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Easter eggs, part 2

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I like eating my food, not throwing it away.

I have a deadline for the "let's dye eggs with all kinds of foodstuffs" article now -- you remember, it's the one I talked about last year.

So I bought white eggs (not my normal OG brown ones), and lots of things to dye them with.

And I don't like to throw away good food. You dye the eggs by boiling them for a few hours with your food substance of choice and a bit of vinegar, and I'm not at all sure that the result is edible.

I'll be testing the edibility, of course, but meanwhile there's three, no four, blown eggs in the pan. Fry'em up, hmmm, there's something missing ... so I added some chopped-up bacon.

And realized, too late, that that's the wrong way around: you want to fry the bacon first, and add the blown eggs later. That way you get crisp nice bacon with almost soft eggs, instead of too soft bacon with rather too hard eggs.

Oh well, I have lots more eggs, and I'll do things the right way around tomorrow.

Later today it'll be "let's chop up and fry lots of red'n'yellow onions and put them into the freezer" day, cos I need the onion peels.

Today or tomorrow will be the "let's peel a lot of golden delicious apples" day, cos I need the peel to dye eggs. Dunno if there'll be any need to freeze peeled cored sliced-up apple, though: I expect that the apple will disappear fast enough.

Related entries: Easter egg colors - Egg colors


"Butter Eggs" are made by low simmering eggs for 2to 3 hours. Makes the whites almost brown and the yolk pretty green. Mash with fork, mustard, mayo, and spices. It might be an aquired taste - I grew up on it. But it lets you dye the eggs and have a use for them afterwards.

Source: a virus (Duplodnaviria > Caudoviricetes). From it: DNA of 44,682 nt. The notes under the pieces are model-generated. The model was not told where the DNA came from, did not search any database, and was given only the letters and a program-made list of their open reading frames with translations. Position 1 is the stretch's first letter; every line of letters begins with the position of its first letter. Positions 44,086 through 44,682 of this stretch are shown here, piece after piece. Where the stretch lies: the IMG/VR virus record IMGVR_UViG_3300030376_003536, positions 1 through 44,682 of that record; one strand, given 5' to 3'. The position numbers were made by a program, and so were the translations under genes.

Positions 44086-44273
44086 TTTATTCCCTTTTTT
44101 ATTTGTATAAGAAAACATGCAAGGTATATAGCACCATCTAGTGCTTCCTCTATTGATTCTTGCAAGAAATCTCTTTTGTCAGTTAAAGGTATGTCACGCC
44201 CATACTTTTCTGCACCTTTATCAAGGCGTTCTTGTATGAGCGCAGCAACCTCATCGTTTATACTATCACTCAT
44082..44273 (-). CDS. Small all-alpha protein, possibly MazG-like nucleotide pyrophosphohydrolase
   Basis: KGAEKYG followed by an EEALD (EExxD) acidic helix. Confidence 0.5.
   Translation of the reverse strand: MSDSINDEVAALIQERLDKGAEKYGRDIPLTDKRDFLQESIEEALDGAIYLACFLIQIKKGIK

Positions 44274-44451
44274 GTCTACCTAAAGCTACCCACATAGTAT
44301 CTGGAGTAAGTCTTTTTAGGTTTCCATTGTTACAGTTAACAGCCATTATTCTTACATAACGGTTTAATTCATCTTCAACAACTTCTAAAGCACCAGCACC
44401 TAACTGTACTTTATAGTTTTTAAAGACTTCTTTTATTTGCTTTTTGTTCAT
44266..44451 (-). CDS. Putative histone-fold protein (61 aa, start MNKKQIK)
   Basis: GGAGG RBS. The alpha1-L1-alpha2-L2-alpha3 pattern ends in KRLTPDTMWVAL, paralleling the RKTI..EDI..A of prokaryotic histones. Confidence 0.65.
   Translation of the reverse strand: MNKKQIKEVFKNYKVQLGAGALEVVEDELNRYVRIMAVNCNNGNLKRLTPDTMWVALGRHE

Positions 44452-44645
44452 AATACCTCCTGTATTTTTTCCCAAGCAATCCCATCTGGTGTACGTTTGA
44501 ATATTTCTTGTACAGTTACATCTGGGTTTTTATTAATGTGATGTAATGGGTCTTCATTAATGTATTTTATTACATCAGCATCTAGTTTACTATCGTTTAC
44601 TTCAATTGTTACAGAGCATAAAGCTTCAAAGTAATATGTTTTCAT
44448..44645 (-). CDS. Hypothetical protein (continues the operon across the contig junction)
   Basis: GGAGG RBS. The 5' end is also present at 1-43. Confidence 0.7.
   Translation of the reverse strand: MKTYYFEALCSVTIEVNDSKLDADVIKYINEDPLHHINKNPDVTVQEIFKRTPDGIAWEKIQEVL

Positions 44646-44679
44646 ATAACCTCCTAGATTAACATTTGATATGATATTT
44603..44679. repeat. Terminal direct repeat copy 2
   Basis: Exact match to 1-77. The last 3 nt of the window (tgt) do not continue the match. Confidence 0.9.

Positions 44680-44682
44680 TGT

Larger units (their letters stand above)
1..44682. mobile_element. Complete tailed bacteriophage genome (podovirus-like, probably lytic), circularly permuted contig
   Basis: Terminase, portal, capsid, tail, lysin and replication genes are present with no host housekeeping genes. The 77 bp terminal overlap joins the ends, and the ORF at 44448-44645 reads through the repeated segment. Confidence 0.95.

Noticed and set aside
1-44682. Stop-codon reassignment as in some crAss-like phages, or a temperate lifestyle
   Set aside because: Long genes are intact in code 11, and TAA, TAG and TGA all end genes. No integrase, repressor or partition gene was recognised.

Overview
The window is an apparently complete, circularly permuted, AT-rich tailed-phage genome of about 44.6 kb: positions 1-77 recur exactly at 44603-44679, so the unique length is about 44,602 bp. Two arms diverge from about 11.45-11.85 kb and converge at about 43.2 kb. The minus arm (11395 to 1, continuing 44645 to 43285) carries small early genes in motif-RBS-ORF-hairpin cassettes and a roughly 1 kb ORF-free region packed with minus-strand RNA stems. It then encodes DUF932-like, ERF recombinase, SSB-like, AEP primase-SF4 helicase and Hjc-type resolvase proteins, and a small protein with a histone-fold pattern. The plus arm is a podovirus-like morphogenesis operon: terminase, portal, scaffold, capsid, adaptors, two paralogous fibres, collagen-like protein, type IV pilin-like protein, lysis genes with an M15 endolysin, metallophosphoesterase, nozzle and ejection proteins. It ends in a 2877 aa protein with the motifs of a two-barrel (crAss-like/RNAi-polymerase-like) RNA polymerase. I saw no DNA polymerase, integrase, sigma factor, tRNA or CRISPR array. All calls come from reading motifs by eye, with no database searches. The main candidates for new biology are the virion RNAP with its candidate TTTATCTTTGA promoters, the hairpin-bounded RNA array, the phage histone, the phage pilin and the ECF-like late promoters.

Also, you can crockpot those onions for about 4 hours with just a bit of water, they carmelize nicely and you only have to slice them coarsely.

Real cinnamon or chili powder for a red/brown.


Normally, I'm used to dying eggs by using colored vinegar. Mind you, it should be fairly simple to extract the color from whatever spice or item you wish (rhubarb comes to mind as a rather nice source of a purply red, but you're far more knowledgeable about these sorts of things than I am). The vinegar penetrates the porous shell far better than straight water does.

I also know that there's a fairly strong tradition for "painting" the blown eggshells with layers of wax and dye (dye lightest to darkest colors, applying wax to the parts you want "fixed").

Sorry to hear about the bacon. For what it's worth, I like to cook up a batch of crisp bacon and keep it handy for stuff like this. Smoked turkey also works surprisingly well (for those not into crispy pig bits), and cooked and refrigerated, it keeps a surprisingly long time. Just be certain to wick away as much grease as you can before storing.

Oh, and by the way? Miner's Lettuce with a dash of feta, crisped bacon bits and roasted pine nuts is darn tasty. Thanks for pointing out the accidental garden.

DM: Thanks for the tips!
JR: rhubarb, eh? I'll try that, too. Yep, miner's lettuce is a nice salad veggie.